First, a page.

CHANGING OUR COMMUNITIES
Across the country, people have been protesting non-stop for equal treatment of black people. Among those protestors are Historically Black College/University (HBCU) students who want to participate in bringing about the necessary changes in our communities.
Students have gone out and protested in their cities in response to the recent killings of black people. Many HBCU students have even organized their own protests, like the protests in Tallahassee, FL. Florida Agricultural and Mechanical University students decided to protest when Tony McDade, a resident of Tallahassee, was shot and killed by police on May 27. The students jumped into action and organized a peaceful protest for all the black lives that have been taken.
Carly Griffin, a student at FAMU, attended the protest and described the divide between black people in the city and the police officers.
“The police would read our signs and then proceed to laugh or scoff at them like the message means nothing to them,” Griffin said. “It was even worse seeing black officers act in that manner because we are essentially fighting for their lives too.”
Even though these protests start out peaceful, they can turn violent very quickly. Griffin experienced it first-hand in Jacksonville. She was protesting with friends when police began throwing tear gas at protestors. While she was putting distance between herself and the police, they grabbed her and her friend and arrested them. The cop who arrested them only said, “You know what you were doing; you’re going to jail.”
“We were forced into a pitch-black van and then held in a holding cell for six plus hours with handcuffs on until we eventually had to be booked and spend the night in jail,” Griffin said.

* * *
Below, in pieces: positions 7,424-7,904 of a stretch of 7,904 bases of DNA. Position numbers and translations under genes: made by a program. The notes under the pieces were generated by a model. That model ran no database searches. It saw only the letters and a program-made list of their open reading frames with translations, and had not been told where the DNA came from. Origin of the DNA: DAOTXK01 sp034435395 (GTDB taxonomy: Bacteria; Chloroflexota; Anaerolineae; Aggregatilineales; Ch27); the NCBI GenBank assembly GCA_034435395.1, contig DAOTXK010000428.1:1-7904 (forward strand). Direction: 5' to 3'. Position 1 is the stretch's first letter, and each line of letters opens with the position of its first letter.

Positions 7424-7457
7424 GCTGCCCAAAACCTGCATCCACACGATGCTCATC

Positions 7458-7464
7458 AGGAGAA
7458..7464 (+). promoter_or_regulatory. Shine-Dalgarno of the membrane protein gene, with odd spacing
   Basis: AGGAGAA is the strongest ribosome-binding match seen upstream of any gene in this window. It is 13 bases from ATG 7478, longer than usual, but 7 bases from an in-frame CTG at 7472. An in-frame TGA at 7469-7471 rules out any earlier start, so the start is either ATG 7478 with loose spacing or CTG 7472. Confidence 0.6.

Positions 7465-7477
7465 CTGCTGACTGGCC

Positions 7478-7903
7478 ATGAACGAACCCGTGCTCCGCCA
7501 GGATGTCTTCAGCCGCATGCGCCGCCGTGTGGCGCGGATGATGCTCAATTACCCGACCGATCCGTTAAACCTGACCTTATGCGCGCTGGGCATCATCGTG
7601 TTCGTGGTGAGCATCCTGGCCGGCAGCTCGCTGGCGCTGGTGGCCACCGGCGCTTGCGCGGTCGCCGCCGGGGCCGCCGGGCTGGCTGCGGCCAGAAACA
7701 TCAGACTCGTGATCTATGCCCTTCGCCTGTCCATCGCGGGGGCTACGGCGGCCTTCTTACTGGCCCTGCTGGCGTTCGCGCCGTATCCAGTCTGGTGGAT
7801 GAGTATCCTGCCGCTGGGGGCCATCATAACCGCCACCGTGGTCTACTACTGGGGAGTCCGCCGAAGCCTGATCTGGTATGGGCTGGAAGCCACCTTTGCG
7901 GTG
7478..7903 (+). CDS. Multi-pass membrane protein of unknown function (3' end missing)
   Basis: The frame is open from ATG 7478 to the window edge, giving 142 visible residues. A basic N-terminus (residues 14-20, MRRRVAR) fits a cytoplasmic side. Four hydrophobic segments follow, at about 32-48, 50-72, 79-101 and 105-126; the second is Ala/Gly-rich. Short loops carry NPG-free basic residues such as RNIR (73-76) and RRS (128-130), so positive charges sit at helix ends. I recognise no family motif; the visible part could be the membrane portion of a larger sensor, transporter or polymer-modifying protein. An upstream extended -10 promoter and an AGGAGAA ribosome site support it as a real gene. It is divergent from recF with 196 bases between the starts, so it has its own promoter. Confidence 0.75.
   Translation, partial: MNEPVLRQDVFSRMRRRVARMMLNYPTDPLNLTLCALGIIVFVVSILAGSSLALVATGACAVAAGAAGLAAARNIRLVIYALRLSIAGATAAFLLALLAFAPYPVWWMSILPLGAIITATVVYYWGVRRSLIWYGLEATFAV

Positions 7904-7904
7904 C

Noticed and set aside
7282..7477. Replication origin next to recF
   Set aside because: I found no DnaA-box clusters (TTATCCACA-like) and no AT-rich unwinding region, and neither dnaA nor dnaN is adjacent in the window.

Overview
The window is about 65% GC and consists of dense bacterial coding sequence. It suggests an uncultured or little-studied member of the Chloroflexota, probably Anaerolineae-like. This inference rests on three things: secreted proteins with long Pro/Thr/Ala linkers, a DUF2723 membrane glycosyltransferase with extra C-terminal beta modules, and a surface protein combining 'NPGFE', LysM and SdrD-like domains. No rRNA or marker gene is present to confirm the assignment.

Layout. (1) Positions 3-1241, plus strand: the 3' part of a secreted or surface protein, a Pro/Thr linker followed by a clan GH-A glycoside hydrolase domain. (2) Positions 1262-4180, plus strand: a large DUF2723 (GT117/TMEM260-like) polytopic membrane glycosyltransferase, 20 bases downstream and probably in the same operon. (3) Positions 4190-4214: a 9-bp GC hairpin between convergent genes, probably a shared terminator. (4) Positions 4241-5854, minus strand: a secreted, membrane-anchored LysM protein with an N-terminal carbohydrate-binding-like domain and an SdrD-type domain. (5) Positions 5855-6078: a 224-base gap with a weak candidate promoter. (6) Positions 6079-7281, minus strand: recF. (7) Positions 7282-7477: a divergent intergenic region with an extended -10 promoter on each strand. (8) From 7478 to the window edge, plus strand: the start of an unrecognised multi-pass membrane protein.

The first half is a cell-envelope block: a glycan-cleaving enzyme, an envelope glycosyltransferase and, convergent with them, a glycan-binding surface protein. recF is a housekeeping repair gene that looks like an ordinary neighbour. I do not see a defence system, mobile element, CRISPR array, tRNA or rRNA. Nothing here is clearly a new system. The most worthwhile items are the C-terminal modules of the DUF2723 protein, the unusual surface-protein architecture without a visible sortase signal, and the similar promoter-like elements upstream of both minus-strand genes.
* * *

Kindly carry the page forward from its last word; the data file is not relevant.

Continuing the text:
In Waller County, TX, Prairie View A&M University students attended a Black Lives Matter protest as well. The NAACP chapter at the university organized the protest, and both students and residents came out to show solidarity with the rest of the nation.
Taylor Shumaker, a PVAMU student, recalls how a GoFundMe page was set up to get supplies for protestors and was shocked that the people in Waller County were so supportive.
“They handed us things like waters, Gatorades, and snacks as we passed their houses,” Shumaker said. “One lady even told us as we were walking past that she was very proud of us.”
Despite the possible repercussions they face, students have continued to go out and be a part of the movement. Students believe that their schools have been instrumental in this time because of the education they have received. Especially at an HBCU, there are history classes dedicated to just African American history where you can learn all of the trials and tribulations black people have gone through in this country. Understanding this history is pertinent in the understanding of why people are protesting now.
“I’ve learned so much in my history and humanities class about our history,” Shumaker said. “I feel like they go more in-depth about black history.”
Currently, protests are ongoing in many cities. The protests were sparked by the murder of George Floyd in Minneapolis, MN. Derek Chauvin is the police officer who killed him by kneeling on Floyd’s neck for 8 minutes and 46 seconds. After the video went viral, protests broke out in Minneapolis. The deaths of Breonna Taylor, Ahmuad Arbery, and countless others added fuel to the fire and caused every state to join in the call for justice.
In some cities, laws have been passed and citizens are starting to feel how the efforts have begun to pay off. Breonna’s Law was passed in Louisville, Kentucky that bans no knock warrants. President Donald Trump has now signed an executive order for police reform and started the conversation about what that reform will look like. Protests continue and citizens everywhere are calling for more change.
Some have wondered what the goal is and when the protesting will cease. Most people protest because they want peace and equality in this country. Jasmine Hudson, a FAMU student who helped organize the protests in Tallahassee, says she thinks real change is coming soon.
“It will push our generation to undo and dismantle and abolish policies that have not been working before,” Hudson said. “This is definitely the beginning and I am honored to be a part of what I would consider as the Civil Rights Era Part 2.”